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Bill would prohibit Nevada from contracting with private, for-profit prisons

Legislation has been introduced in the Nevada Assembly to prohibit the state from contracting with private, for-profit prisons. American Civil Liberties Union attorney Nick Shepack told lawmakers “what we have seen in states that allow private prisons to operate within their borders, is a major lack of oversight. It becomes extremely difficult for legislative bodies to have oversight. It becomes difficult for government entities, and it becomes difficult for third party entities such as ourselves to find out what is actually going on in these facilities. For that reason, we believe private prisons should not be used in the State of Nevada.”

Source: Nevada Capital News

JPMorgan Chase Is Done With Private Prisons

In a major victory for opponents of the role of banks in propping up for-profit private prison and immigrant detention companies, JPMorgan Chase announces it will no longer provide financing to them.In the Public Interest, a national anti-privatization resource center based in Oakland, reports that over 100 organizations came together to push back against #BackersofHate.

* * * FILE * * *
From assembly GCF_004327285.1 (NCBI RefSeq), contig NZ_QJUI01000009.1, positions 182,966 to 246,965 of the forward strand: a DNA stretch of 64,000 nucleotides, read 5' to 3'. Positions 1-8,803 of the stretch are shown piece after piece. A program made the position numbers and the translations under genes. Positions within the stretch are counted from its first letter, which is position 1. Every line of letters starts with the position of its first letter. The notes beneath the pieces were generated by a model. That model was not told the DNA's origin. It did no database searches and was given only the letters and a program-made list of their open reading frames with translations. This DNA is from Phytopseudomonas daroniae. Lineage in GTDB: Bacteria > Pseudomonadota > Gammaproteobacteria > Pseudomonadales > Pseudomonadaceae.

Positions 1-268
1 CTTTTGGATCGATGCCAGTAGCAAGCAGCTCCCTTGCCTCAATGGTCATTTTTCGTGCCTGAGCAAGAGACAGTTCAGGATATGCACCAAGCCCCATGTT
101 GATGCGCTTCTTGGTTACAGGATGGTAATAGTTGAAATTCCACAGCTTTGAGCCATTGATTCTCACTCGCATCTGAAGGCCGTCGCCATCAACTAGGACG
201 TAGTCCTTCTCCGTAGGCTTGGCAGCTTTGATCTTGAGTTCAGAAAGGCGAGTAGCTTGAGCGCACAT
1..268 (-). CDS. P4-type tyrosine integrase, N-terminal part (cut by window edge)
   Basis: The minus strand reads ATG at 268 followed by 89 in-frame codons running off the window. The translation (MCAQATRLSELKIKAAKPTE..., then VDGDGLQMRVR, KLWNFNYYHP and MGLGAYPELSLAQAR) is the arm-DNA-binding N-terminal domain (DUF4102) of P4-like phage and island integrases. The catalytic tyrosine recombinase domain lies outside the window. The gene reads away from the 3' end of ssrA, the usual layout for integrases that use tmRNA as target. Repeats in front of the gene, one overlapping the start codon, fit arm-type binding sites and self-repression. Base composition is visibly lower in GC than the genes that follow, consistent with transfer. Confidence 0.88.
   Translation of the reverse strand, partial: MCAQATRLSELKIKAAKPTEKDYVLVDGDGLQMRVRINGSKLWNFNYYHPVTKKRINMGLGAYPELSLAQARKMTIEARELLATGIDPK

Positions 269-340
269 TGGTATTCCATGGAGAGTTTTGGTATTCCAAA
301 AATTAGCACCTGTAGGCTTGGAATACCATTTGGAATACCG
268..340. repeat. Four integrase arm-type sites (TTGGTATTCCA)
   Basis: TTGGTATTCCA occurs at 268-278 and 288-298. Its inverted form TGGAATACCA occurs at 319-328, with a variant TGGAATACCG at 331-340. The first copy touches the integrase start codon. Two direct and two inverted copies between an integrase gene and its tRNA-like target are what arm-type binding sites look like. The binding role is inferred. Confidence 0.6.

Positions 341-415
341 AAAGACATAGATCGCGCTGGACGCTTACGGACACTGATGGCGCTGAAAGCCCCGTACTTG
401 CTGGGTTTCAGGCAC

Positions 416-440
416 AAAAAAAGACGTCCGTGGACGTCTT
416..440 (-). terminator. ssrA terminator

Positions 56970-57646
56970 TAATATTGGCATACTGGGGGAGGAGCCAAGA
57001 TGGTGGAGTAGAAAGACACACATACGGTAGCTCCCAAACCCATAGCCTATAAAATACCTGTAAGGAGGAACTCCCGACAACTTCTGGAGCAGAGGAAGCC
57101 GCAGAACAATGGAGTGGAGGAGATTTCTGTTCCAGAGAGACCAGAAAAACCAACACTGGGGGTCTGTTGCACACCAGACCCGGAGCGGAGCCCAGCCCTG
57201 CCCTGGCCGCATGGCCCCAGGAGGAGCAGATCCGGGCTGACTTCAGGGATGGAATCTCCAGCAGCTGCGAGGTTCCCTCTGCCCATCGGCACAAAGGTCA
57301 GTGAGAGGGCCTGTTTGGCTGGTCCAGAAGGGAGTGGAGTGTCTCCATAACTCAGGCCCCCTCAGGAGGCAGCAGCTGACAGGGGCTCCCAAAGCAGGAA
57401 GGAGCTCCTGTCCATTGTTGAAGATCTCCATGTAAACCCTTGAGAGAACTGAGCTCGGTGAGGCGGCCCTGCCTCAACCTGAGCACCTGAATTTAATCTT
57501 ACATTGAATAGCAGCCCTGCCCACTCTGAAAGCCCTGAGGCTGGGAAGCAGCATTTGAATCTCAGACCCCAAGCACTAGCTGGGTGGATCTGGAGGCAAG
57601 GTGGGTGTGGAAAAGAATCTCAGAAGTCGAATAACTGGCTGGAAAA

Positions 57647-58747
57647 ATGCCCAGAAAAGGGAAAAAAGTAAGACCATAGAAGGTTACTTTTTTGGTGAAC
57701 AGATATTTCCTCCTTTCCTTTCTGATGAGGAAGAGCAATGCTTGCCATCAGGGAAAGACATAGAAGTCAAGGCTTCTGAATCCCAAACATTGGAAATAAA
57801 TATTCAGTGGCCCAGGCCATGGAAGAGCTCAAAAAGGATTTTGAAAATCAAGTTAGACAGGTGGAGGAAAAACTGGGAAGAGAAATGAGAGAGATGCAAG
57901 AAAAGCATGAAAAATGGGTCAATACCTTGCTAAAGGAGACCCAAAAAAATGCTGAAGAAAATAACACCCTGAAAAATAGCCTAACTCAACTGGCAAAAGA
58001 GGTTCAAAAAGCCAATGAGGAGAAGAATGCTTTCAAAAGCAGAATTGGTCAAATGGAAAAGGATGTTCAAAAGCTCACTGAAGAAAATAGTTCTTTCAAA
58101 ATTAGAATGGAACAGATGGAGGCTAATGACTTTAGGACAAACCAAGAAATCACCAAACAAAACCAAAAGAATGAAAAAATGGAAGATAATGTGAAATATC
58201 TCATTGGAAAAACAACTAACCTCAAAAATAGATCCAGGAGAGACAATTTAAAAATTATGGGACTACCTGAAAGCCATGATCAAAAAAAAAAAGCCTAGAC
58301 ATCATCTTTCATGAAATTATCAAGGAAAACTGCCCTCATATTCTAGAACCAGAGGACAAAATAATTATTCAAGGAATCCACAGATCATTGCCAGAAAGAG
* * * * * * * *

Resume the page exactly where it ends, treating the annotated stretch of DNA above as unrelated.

Source: Forbes

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Buying Influence. How Private Prison Companies Expand Their Control of America’s Criminal Justice System

"In the Public Interest" has published a comprehensive report on how private prison companies are buying influence to expand their control of the U.S. criminal justice system. This report explores the ways corrections companies influence public officials. It is divided into three sections, each of which studies a separate avenue of influence: campaign contributions, lobbying, and professional corrections associations.


Review of the Federal Bureau of Prisons’ Monitoring of Contract Prisons

Office of the Inspector Genera U.S. Department off Justice. Inspector General’s report states that, “in most key areas, contract prisons incurred more safety and security incidents per capita than comparable BOP [Bureau of Prison] institutions,” and that, “in recent years, disturbances in several federal contract prisons resulted in extensive property damage, bodily injury, and the death of a correctional officer”.

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